It is not only a source of consolation, but of hopeful inspiration, to see the effect produced by the bold and touching words of an honest man. They are self-convincing to the heart of every manly reader; they need no argument to enforce their truths, or prove the character of the man who utters them. Thomas Francis Bourke, who had been scarcely mentioned in the public press, before his trial, has leaped into a widely acknowledged pre-eminence; a position which cannot be [122] won simply by fortunate circumstances on the one hand, or appealingly oppressive treatment on the other. The vital spark of genius, whether it be manifested in letters, art, science or heroism - for there is a genius in heroism outside of that other reliable kind mentioned in gazettes, and based on routine - must be there - must give life to the act or expressed thought, must give that touch of nature which makes the whole world kin. Robert Emmet was scarcely known until he never could be known, save by the record which his genius and his faith made. The name of Thomas Francis Bourke was scarcely known until it filled all mouths; and he will, no doubt, be associated with his day, when those who occupied public attention for years before it, will be placed on the retired lists of history.

It is those truths, which anticipate tradition and history, that lend an interest to the career, whatever it may have been, which preceded the act which gives or propitiates fame.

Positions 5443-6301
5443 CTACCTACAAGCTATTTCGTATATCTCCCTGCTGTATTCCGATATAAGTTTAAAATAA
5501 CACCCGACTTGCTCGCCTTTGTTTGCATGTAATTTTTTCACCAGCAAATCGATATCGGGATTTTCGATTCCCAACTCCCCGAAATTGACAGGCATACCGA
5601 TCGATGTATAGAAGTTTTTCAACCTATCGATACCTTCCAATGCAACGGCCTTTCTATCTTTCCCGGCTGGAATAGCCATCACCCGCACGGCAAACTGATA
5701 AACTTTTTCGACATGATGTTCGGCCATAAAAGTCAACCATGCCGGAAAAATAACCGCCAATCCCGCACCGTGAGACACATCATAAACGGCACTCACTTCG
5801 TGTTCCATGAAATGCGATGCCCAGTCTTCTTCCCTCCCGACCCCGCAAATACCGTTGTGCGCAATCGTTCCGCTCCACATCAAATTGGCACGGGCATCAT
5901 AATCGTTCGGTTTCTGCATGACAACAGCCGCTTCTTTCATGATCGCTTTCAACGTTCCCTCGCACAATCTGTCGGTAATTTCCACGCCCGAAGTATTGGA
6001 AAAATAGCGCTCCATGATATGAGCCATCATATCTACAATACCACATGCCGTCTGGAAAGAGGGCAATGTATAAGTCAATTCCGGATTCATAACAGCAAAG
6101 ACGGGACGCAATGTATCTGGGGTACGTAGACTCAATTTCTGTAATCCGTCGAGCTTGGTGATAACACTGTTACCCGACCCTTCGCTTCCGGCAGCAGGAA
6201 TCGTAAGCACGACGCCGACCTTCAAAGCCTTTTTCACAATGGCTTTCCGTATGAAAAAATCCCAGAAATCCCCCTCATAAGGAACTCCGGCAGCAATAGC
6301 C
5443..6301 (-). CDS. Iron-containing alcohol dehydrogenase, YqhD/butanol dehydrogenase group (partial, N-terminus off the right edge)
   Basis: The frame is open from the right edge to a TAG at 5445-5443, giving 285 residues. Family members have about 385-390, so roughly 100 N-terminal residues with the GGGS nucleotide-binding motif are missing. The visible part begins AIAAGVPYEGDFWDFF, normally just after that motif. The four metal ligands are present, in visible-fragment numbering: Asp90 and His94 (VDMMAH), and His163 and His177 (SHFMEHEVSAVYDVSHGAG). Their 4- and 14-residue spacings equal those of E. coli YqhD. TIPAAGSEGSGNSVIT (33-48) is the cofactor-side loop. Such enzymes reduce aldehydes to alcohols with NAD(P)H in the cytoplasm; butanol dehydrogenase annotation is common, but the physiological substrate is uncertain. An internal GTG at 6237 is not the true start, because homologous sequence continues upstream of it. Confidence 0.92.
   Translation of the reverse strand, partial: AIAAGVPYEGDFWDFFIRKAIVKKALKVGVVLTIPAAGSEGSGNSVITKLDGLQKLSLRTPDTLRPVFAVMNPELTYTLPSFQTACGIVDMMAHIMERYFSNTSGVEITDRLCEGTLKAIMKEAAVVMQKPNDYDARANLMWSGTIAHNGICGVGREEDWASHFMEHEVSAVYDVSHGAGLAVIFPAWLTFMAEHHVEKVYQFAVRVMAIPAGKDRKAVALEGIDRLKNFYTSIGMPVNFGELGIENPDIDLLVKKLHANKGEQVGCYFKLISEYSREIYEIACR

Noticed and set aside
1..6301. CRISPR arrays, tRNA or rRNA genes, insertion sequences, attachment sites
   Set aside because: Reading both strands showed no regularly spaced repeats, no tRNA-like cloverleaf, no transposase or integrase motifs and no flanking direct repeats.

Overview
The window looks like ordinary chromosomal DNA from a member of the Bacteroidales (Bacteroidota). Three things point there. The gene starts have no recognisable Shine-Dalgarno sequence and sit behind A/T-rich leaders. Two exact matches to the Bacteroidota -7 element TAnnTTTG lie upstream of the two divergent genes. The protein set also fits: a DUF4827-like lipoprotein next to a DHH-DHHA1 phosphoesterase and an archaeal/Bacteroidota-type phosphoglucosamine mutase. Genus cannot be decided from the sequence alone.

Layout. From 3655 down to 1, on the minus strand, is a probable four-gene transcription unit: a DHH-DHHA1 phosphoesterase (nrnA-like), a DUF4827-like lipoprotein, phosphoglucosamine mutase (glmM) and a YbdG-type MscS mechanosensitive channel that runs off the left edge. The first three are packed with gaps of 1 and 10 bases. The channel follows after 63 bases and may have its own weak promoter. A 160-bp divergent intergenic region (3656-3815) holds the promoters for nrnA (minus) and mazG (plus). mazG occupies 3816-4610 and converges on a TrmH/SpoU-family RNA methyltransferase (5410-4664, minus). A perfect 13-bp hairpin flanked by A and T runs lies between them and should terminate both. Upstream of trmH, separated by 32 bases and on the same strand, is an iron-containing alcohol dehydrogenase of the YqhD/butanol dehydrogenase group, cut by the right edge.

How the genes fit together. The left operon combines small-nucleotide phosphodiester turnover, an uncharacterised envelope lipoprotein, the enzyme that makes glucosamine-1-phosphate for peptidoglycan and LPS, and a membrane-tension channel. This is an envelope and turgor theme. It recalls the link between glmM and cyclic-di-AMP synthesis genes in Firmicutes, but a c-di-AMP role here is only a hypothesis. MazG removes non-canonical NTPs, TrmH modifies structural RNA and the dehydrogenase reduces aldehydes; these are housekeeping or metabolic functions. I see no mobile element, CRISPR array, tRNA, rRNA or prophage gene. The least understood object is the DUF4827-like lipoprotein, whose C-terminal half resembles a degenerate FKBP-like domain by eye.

Thomas Francis Bourke was born on the 10th December, 1840, in the town of Fethard, county of Tipperary - “Tipperary of the broad hills and golden valleys; Tipperary, where the rivers flow like Irish melodies, dividing their chorus with the more rugged and picturesque hills of Waterford, that seem to grow tame with listening, as the ‘rude sea’ erst did to the ‘dulcet and harmonious breath’ of Oberon’s mermaid.” Like many of the very ablest men, wits, orators and poets, Curran, Moore and Mangan, for instance, and most devoted and effective patriots, like Wolfe Tone and [123] William Putnam McCabe, Bourke sprung from the people. We learn that both of his parents belonged to the most respectable of those families, known in Ireland as “the middle class.” His father was a man of marked intelligence, and more than the average education of persons engaged in trade. He carried on the painting and decorating business successfully for many years, and, as well from his cleverness and industry, as from his family connection with many of the professional men and better class of farmers, enjoyed a large share of the contracts in his county. No man stood higher in his community, than the good father of this good son, who was one of six children. The results of the famine year, which were felt so heavily in the south and west, materially affected Mr. Bourke’s business, so much so indeed, that emigration from the isle of sorrow was suggested, and accepted as the only means of affording his young family that present care and future prospect, which his heart prompted him to give them. In 1850, Mr. Bourke and his family arrived in New York, and commenced the world anew. His days were spent in providing the means of physical sustenance for his children, his evening leisure hours to the imparting of such literary aliment to them as his early habits enabled him to bestow. At the end of two years, he had acquired a modest competency, when the failing health of his wife demanded immediate removal; and the family, leaving New York, settled in St. Johns, Newfoundland, to commence life for the third time. Mr. Bourke’s attention and industry produced their inevitable reward, and he had [214] succeeded in establishing himself, when his own health gave way, and a change again became necessary. After two years in St. Johns, he was obliged to remove to Toronto, Canada West, where a successful relative, a member of the Provincial Parliament resided.